But when it comes time to start moving walls, major plumbing fixtures and electrical work, finding a great contractor is key. One of the best ways to find a contractor is through word of mouth – ask friends and relatives if they’ve used anyone in the last 2 years and go and look at the completed work.
Ask them how the process went with that contractor, and most importantly take into account your sensibilities and personality vs. the person you are asking. If you are totally different, their impressions and requirements may be very different than yours – and their contractor may not be a good fit for you!
These are the top vetting tips from my years of experience:
- Check that they’re licensed in your city – you can check this with your local city office. They should know the codes and by-laws & the permitting process in your locality.
- Ask for at least 3 RECENT jobs they’ve completed, they should have been completed within the last 2 years. Try to see jobs that are similar in scope to yours.
- Confirm that they’re insured! And have up-to-date policies.
- Go visit as many completed jobs as you can, and ask the homeowners questions about their experience. Keep your eye open for quality of work, details like how well everything fits together. Sometimes I look for small things that others don’t notice like the quality of the tile laid, grout lines, carpentry details… For example, are mitered corners perfect around windows and doors?
- Make sure you can communicate effectively, and that there is no language barrier.
- Get details about their PROCESS. If they don’t have it buttoned-down, with a timeline, contract, documentation of their process, be wary!
- Ask them how long they’ve been working with each of their trades – you want someone with long-standing relationships, the strength of these relationships is reflected in the work they do!
4. Start a Space Plan
The layout of the bathroom is where you can take two divergent paths. One option is to keep most of the plumbing where it currently is, that means in the same walls that the pipes are already in, the shower controls where they are and the toilet exactly in the same spot. Not moving these items will save you quite a bit on the plumbing side of things.
The other scenario is if you are pulling down a wall to increase the footprint of your bathroom, or want a completely different layout. For example, adding a shower area separate from a tub, adding a second sink or moving the toilet to its own private area. Contemplate all the ways you want to use the space, such as a dedicated make-up desk with mirrors. Do you want etched glass on the shower for privacy? Would pocket doors be more practical for a smaller space?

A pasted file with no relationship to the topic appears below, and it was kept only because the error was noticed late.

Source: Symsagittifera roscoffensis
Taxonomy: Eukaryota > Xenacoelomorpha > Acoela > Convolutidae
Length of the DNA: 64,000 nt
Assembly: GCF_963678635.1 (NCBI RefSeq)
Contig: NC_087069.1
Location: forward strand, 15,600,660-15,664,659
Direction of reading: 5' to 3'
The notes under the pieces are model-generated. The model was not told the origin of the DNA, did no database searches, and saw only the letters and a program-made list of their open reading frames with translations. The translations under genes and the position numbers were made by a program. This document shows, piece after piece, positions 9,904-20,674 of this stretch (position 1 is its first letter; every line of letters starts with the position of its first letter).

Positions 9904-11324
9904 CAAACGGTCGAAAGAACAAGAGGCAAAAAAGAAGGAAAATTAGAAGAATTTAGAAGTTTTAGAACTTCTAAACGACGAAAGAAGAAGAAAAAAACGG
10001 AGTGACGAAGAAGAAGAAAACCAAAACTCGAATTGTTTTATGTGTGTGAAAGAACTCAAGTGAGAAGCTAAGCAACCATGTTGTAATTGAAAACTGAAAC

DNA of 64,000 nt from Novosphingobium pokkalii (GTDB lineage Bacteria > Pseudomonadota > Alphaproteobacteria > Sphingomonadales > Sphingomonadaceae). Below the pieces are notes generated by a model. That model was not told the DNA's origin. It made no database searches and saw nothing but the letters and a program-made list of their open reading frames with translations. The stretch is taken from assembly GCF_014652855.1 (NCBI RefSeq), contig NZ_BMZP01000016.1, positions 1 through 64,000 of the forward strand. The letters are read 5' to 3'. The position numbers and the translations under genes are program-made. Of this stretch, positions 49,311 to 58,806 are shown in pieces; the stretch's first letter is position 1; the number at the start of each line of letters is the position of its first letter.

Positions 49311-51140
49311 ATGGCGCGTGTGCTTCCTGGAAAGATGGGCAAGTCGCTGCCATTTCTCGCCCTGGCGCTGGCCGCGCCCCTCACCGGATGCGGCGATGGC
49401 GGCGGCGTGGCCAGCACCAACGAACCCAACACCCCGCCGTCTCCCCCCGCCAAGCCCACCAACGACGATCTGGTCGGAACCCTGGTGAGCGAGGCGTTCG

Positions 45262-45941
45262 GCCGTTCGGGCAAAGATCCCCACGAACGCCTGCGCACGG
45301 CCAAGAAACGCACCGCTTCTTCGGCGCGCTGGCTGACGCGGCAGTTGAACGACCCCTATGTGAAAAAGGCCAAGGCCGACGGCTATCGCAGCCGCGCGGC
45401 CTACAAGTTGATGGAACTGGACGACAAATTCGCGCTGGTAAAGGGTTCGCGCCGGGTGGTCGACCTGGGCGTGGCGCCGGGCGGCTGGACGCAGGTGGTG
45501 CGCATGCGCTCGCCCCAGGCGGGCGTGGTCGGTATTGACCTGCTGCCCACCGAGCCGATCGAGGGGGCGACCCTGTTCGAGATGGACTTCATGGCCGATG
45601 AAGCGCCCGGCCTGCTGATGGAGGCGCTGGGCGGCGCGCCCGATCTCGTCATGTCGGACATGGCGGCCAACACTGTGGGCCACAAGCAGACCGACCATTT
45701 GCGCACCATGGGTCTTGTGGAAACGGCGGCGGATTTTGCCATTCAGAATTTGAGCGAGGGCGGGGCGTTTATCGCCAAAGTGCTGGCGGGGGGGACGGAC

If you’re not working with a designer it is imperative that you meet with the contractor again. Review the space plan to see if what you want is possible with the bones of the space and if there are any potential issues that could arise. For example, you want to steer clear of placing plumbing on an exterior wall (a wall that is the outside wall of your home).
Here are some top tips to get the best out of your design:
- Use materials that you are willing to watch patina (age over time). If you want natural stone like marble or limestone, know that they take much more upkeep than ceramic, porcelain or quartz. They will need to be re-sealed every number of years and will mark or stain more easily.
- Use every bit of space for storage than you can! If there is a recess in a wall, use it for a recessed medicine cabinet! If it has a decent amount of depth, add a small linen closet.
- Lighting is key in helping you look your best and put on makeup or shave. Make sure you have overhead and wall lighting flanking your mirror to get optimal light for these tasks.
- If it’s in your budget don’t forget to put in a heated floor. I have to say, this is my favorite thing about my bathroom design! It makes such a difference in comfort at any time of day. Other wonderful luxuries are shower systems with sprays or toilets with extra features, like a heated seat or cleaning sprays.
- If possible, try to get as much natural light in the space – if you can install a skylight, do it!